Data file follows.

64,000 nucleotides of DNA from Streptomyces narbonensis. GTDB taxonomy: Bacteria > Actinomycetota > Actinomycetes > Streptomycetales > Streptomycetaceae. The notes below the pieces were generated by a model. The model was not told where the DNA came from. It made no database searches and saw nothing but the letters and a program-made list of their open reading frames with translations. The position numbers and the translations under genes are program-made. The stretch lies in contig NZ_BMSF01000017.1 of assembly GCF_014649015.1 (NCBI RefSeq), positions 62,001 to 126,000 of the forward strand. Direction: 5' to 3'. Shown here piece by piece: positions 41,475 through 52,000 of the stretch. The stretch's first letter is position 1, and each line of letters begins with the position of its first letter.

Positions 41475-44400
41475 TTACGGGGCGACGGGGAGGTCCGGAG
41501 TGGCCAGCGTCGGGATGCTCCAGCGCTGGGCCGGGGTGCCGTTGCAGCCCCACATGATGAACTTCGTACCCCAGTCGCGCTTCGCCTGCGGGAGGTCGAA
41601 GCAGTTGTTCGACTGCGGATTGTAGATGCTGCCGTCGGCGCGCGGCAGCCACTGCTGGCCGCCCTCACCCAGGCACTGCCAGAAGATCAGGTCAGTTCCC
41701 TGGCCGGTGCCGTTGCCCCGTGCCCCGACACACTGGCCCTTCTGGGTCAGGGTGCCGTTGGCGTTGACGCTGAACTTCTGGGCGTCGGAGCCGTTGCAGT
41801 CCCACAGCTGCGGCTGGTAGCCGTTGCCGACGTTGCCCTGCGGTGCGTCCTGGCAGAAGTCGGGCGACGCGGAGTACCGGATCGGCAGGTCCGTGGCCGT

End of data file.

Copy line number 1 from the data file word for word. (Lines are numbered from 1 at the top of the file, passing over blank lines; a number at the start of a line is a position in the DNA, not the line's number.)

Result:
64,000 nucleotides of DNA from Streptomyces narbonensis. GTDB taxonomy: Bacteria > Actinomycetota > Actinomycetes > Streptomycetales > Streptomycetaceae. The notes below the pieces were generated by a model. The model was not told where the DNA came from. It made no database searches and saw nothing but the letters and a program-made list of their open reading frames with translations. The position numbers and the translations under genes are program-made. The stretch lies in contig NZ_BMSF01000017.1 of assembly GCF_014649015.1 (NCBI RefSeq), positions 62,001 to 126,000 of the forward strand. Direction: 5' to 3'. Shown here piece by piece: positions 41,475 through 52,000 of the stretch. The stretch's first letter is position 1, and each line of letters begins with the position of its first letter.